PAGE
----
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David Lindsay-Abaire, the playwright who penned IRT’s wonderful current main stage production, Good People, happens to be one of my favorite playwrights. His play Rabbit Hole moved me a great deal and, indeed, moved most everyone who saw it. Rabbit Hole‘s subject matter was gut-wrenching – the loss of a very young child through a car accident – a loss most of us can feel a painful empathy for. Good People‘s main plotline, the seemingly impossible struggles of a single mother with a handicapped adult child, isn’t quite so gut-wrenching, yet it also seeks an empathetic reaction, at least at first.

Margie (Constance Macy) tries to explain to her boss Stevie (Nick Abell) why she is so often tardy.

Margie (Constance Macy) tries to explain to her boss Stevie (Nick Abell) why she is so often tardy.

When we are introduced to Margie (with a hard ‘g’ sound) she is suffering her latest setback – losing her low paying job due to frequent tardiness, due mainly to care-giving problems for her daughter Joyce. But she is ‘good people’ – never blaming anyone else for her plight – called ‘too nice’ by her friends. Lindsay-Abairre presents a very real-life problem here – the single mom’s quest to keep her head above water, while managing childcare, bills, growing older, and a string of minimum wage jobs due to her lack of education or skills. With limited job opportunities, Margie is compelled to see a childhood friend, Mike, who somehow got out of the Boston area Southie neighborhood which she languishes in. He not only got out, he became a doctor, an M.D. specializing in fertilization procedures. What follows shows Margie’s desperation (and how she may not be as nice as we thought) for a job, but possibly also for justice, and for a future that would salve the wound of her poverty.

Good People is an examination of a swath of American culture, and the class division between the “haves” and the “have-nots”. It lets us look at possible reasons for the chasm – two people from the same Southie background, living in two widely diverse worlds due to what(?) – luck, hard-work, good or bad decisions, their parents’ influence on them? Though we are not told the answers, we are left with questions to ponder, and that, to me, makes for a great and enjoyable play.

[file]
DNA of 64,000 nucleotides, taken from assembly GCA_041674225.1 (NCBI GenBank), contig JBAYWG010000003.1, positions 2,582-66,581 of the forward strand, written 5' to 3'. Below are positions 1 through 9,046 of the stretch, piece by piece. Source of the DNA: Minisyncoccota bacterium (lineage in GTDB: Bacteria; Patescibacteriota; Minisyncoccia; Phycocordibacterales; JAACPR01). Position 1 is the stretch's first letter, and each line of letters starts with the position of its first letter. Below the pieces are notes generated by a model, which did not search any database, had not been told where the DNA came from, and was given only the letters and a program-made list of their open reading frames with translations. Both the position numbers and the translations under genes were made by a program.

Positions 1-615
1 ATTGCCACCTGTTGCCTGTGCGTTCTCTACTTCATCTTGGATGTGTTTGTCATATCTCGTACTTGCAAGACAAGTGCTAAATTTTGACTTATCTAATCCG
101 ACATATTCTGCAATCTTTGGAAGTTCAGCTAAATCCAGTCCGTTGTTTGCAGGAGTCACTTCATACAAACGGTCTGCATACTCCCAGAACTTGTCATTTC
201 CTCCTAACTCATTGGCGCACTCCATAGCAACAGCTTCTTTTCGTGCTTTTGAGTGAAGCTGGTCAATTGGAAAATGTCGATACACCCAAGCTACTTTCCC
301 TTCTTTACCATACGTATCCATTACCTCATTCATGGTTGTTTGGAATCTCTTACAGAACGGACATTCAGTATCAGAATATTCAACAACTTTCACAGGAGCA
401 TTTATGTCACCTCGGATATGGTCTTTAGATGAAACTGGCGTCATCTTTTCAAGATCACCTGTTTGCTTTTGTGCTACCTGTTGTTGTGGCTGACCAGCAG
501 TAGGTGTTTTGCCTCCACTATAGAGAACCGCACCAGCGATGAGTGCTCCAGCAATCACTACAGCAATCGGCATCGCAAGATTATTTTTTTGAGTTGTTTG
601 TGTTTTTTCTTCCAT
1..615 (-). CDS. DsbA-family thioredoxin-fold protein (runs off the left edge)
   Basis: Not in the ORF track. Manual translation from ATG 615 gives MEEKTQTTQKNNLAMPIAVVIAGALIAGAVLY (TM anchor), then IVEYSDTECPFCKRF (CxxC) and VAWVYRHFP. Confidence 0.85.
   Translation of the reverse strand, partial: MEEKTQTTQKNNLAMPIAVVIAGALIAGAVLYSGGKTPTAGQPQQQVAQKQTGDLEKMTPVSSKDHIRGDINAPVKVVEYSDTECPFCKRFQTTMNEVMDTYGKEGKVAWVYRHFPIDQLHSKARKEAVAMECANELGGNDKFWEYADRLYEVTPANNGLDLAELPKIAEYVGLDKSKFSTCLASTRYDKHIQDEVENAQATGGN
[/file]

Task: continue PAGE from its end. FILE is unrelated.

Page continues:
Margie (Constance Macy) meets with old friend, Mike (Sean Patrick Reilly) and his wife, Kate (Nicole Lewis)

Margie (Constance Macy) meets with old friend, Mike (Sean Patrick Reilly) and his wife, Kate (Nicole Lewis)

Mark Cuddy deftly directs his amazingly talented cast through their paces here. IRT favorite Constance Macy delivers a remarkable, spot-on performance as Margie. Her character’s journey of hope mixed with desperation is fully rendered as Ms. Macy finds all the levels necessary to project Margie’s many struggles. Sean Patrick Reilly nails the difficult role of Mike, the man who “got out” of Southie. Never at a loss for just the right reaction, Reilly does battle with Margie in a brilliantly honest and adroit performance. The remaining roles are perfectly filled by Nick Abell, as the put upon Stevie; Dee Pelletier as Margie’s supportive friend Jean; Peggy Cosgrave as their wacky landlady, Dottie; and Nicole Lewis, as Mike’s mostly understanding young wife, Kate.

Margie (Constance Macy)  discusses her work problems with her landlady, Dottie (Peggy Cosgrave) and her friend, Jean (Dee Pelletier.

Margie (Constance Macy) discusses her work problems with her landlady, Dottie (Peggy Cosgrave) and her friend, Jean (Dee Pelletier).

One of the stars of the show has to be the inventive multi-faced set, splendidly designed by Jo Winiarski, made up of 4 revolving triangular structures (called periactoids) that handled the five varied stage settings in a quite remarkable and expedient way. Other well-done stagecraft designs were the work of Devon Painter (Costumes), Lindsay Jones (Sound), and Ann G. Wrightson (Lighting).

IRT’s production of Good People makes for an interesting 2 hours of a timely story, marvelous performances and it provides you with the leftovers of a thoughtful meal of actions, conflicts and ideas. You should not miss it.

Good People continues at IRT through February 1, 2015. You can reserve tickets by going to http://www.irtlive.com or by calling the box office at 317-635-5252.

* – Photos by Zach Rosing

**- Banner artwork by Kyle Ragsdale

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